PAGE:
I am struggling as I start to write this. Partially because 9/11 was such a tragic event in my life, one that has left an imprint on my mind, but also because it's hard for me to get caught up in the hype. I think for me, the wish had been that by the time we reached the ten year anniversary so many more of us would have moved on, that would have come out the other side a stronger, better country and at times I don't think we've done that. It makes me worry even more.

We are afraid of everything and the older generations don't trust much of anyone. They've used the attack as a justification for their distrust and their hate and it makes me nervous to put so much attention into something that I've seen breed hate. It might be different in other parts of the country but I've seen people of my parents' generation that I respect say things over the past ten years that I can't believe anyone would say. It's cheesy to quote Star Wars but fear does breed hate and hate does lead to the dark side. Ten years later I worry we're still walking a very fine line between light and dark.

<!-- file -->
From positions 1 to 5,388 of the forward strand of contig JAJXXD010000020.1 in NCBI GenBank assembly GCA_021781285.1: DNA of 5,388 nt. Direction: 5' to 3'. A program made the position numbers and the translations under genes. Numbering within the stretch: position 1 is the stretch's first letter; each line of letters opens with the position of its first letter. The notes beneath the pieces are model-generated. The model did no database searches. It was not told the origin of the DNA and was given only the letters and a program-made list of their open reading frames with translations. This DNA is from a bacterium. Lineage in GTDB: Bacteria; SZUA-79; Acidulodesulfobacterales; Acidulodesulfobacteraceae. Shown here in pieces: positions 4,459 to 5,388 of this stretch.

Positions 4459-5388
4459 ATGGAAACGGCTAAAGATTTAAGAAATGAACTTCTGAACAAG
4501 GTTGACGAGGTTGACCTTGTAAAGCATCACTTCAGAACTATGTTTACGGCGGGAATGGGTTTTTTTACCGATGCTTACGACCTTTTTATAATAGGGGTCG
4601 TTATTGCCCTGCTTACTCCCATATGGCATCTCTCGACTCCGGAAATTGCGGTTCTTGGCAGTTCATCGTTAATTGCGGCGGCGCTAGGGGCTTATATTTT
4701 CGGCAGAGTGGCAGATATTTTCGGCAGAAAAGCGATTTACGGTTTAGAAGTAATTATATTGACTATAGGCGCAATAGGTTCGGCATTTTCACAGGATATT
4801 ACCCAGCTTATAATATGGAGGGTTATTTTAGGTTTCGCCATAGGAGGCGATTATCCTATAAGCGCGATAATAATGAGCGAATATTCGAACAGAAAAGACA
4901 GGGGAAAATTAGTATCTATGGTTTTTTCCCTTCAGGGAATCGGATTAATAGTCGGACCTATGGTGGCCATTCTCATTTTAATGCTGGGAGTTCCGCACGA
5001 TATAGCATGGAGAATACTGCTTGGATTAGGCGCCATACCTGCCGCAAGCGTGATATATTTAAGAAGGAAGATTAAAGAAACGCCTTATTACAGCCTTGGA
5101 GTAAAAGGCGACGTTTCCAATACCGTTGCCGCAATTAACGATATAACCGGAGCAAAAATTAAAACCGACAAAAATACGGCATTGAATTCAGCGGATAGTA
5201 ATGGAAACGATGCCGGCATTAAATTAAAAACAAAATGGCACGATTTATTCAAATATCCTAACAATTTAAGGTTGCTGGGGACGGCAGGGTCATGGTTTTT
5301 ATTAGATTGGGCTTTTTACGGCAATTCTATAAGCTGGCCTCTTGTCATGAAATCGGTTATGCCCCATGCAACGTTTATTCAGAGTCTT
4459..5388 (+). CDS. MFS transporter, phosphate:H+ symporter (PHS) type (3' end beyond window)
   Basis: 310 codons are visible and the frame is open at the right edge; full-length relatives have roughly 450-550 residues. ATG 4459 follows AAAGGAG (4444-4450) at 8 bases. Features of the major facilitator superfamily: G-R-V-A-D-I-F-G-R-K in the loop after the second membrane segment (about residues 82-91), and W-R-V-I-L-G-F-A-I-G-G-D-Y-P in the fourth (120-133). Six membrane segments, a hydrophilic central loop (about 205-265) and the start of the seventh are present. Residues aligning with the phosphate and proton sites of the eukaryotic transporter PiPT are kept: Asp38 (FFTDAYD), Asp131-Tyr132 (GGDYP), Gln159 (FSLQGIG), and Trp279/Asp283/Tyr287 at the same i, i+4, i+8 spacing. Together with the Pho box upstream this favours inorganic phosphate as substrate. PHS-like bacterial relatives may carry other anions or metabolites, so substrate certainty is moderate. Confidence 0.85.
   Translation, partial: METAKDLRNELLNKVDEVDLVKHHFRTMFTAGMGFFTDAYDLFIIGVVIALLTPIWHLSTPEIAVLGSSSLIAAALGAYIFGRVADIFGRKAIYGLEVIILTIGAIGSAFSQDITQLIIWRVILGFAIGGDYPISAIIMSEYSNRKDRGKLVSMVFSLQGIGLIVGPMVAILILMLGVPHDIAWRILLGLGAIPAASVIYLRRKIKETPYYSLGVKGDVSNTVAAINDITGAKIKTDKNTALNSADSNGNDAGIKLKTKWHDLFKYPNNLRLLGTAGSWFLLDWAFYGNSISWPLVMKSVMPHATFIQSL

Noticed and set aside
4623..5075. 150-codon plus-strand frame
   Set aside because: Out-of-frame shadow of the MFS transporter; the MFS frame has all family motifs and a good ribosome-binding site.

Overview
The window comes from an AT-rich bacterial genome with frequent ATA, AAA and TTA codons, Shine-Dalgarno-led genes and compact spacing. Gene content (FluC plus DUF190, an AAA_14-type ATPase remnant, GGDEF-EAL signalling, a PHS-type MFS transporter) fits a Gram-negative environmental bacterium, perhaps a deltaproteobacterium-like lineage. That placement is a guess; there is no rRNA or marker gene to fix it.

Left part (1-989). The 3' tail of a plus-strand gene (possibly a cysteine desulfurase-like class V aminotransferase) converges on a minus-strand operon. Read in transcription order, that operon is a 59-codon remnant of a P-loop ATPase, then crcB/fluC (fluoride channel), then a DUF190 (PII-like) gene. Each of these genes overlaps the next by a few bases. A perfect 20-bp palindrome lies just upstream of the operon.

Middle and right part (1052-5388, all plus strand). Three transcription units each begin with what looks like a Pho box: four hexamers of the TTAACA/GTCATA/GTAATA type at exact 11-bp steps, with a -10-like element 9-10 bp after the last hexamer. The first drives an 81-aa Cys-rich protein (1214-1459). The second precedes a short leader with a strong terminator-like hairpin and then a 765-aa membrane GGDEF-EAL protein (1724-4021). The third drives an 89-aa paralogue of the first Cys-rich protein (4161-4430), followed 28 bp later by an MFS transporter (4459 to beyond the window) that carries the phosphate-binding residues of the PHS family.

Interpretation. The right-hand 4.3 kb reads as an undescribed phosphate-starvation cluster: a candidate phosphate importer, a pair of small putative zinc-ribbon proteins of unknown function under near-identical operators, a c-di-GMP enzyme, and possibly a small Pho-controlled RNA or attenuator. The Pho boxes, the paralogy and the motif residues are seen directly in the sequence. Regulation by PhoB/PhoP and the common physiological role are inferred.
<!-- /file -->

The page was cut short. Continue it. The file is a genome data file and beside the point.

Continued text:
Still, over the years I've realized that the story of that day from my perspective had such interesting twists and turns that it's worth telling.

The first we heard of it was in calculus I recitation (that's the Tuesday/Thursday class where you meet with the TA and do example problems and where we took all our quizzes). When the TA walked in the kids in the front of the class were talking about a plane hitting the World Trade Center and the TA actually looked at them like they were nuts and asked what movie they were talking about. When they said it was real he then told them they were nuts and shook his head, starting the class.